Writer Mtuze honoured

Photo: (Ms Nomonde Sibawu was the praise singer at the farewell of Prof Peter Mtuze, who retired from the Board of the Albany Museum in December 2006.)


"READ and read and do more reading," renowned Xhosa writer Peter Tshobisa Mtuze said on Monday, when he was honoured by the Eastern Cape government for his lifetime’s work.

"Read books in your own language and if you have time, read books in other languages as well. There is no harm in reading other languages,'' he said. The event was part of the department of sports, recreation, arts and culture's programme at the Wordfest, a gathering of writers who produce literature in South African languages that takes place in conjunction with the annual National Arts Festival. Guests included the department of sports, recreation, arts and culture MEC Pemmy Majodina, Rhodes University vice-chancellor Sizwe Mabizela, the founder and convener of Wordfest profe ssor Chris Zithulele Mann and another veteran writer from the Eastern Cape, DJ M Ngcangca.

Majodina praised Mtuze, 74, who has written more than 30 books, from novels, plays, poetry to translations including his masterpiece novel, UDingezweni and Apha Naphaya, a book of poetry. Emphasising how the Xhosa people and other South African ethnic groups had been robbed of their wealth such as land during colonialism, Majodina singled out indigenous languages as the only piece of their identity that black South Africans still had intact.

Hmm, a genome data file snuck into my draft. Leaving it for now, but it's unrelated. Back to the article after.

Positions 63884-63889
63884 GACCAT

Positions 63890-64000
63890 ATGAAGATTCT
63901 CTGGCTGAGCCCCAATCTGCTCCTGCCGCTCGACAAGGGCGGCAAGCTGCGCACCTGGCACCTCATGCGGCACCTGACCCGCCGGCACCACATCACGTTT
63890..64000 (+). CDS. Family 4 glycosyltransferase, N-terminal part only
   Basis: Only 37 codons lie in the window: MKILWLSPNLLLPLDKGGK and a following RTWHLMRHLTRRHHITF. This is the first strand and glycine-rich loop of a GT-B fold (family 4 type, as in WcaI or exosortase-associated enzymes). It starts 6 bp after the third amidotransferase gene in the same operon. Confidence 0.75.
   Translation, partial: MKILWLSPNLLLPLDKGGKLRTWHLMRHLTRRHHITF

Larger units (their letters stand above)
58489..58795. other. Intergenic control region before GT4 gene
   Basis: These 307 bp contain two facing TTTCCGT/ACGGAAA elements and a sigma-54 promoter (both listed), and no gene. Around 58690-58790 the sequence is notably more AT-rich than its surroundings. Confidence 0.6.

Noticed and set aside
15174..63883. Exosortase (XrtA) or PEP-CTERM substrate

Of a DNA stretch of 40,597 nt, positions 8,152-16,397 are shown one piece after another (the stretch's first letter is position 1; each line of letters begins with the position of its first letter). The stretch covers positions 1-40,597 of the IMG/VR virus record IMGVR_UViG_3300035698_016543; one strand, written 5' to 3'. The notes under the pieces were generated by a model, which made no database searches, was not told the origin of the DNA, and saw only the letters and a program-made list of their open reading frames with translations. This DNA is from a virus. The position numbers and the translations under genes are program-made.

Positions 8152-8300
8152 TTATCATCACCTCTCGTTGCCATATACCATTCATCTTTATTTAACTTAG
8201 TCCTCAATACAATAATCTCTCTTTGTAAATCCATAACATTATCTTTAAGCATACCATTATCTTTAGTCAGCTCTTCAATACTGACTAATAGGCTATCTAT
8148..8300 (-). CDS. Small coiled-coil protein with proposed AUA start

"Your toil and sweat were not in vain," Majodina said in Xhosa, addressing Mtuze. "We are proud of you.'' The MEC said the same to DJM Ngcangca, a writer born in Sterkspruit, a rural town in the Joe Gqabi district municipality of the Eastern Cape, who writes mainly in Sesotho. People in the northern and north eastern parts of the Eastern Cape such as Sterkspruit, Aliwal North and Matatiele speak Sesotho interchangeably with Xhosa.

Mtuze was born in Middelburg near Cradock. An award-winning author, he became the first black professor at Rhodes University when he joined the African languages department as a lecturer in I988. He is now retired. In his acceptance speech, Mtuze lamented the state of indigenous literature. He said: "We are in a crisis situation, where we have the authors but we don't have the language speakers. I speak from experience. I worked for more than 15 years as a translator and more than nine years as an editor for a publishing company. Writers of isiXhosa today have good ideas but they don't have the language to express their ideas.

"My cry today is that you can't look down on the language and hope to succeed as a writer. I am saying start with your language and your culture and who you are.'' But there were promising signs, Mtuze said, like the recent launch of l'solezwe lesiXhosa, the country's only Xhosa daily newspaper. He also commended the late radio presenter and DJ, Saba Mbixane, who introduced the first programme of indigenous music at Umhloloo Wenene FM, Lavutha Ilohayi which became the radio station's signature show by the time of Mbixane’s death this year in a motorcycle accident.

"What that says to me is that you’ve got to be yourself first before you can become what you hope to be,'' Mtuze said.


Source: The New Age


Photo: Online Archives

Source:  The New Age

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